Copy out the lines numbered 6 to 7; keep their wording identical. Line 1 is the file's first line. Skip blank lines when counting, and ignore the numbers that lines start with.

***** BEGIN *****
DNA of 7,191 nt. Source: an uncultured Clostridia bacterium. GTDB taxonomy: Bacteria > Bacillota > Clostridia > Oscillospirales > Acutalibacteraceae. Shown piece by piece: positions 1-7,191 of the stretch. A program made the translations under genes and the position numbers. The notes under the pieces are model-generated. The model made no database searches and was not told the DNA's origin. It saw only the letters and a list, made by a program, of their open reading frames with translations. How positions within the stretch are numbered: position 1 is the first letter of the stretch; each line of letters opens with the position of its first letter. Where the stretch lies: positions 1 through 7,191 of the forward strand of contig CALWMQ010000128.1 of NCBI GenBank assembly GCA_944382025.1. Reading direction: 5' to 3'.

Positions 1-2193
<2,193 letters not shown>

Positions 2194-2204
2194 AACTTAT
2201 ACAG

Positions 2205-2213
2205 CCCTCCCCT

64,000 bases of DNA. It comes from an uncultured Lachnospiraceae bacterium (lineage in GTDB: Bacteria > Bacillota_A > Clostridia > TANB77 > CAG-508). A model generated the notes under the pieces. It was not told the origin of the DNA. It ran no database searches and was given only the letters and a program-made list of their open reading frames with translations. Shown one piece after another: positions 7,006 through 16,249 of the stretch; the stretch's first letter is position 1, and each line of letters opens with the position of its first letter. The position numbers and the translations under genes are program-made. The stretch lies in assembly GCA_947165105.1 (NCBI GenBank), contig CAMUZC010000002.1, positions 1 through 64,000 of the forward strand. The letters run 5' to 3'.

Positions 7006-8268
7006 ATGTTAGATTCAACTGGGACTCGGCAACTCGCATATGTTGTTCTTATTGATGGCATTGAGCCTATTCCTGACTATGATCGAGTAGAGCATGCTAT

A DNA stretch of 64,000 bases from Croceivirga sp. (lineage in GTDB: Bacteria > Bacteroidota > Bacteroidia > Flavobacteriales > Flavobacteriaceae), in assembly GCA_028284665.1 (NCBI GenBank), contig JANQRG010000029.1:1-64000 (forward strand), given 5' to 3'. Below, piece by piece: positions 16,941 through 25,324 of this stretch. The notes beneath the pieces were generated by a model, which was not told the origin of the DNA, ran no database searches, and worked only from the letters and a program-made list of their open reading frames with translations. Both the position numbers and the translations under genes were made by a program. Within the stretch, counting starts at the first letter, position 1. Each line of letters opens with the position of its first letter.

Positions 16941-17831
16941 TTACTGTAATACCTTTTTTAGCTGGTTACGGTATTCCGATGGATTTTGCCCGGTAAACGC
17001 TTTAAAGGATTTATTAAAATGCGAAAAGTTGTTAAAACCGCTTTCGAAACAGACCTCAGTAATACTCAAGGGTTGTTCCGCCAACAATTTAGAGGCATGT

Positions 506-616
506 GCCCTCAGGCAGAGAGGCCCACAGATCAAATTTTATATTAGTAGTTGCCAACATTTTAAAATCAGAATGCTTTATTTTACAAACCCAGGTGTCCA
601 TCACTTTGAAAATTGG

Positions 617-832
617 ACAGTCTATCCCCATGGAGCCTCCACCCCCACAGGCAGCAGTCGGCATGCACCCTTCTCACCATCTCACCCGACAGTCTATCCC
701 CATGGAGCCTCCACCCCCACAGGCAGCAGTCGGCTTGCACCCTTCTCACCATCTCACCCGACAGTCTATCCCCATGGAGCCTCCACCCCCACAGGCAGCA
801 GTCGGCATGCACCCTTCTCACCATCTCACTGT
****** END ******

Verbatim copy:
2201 ACAG

Positions 2205-2213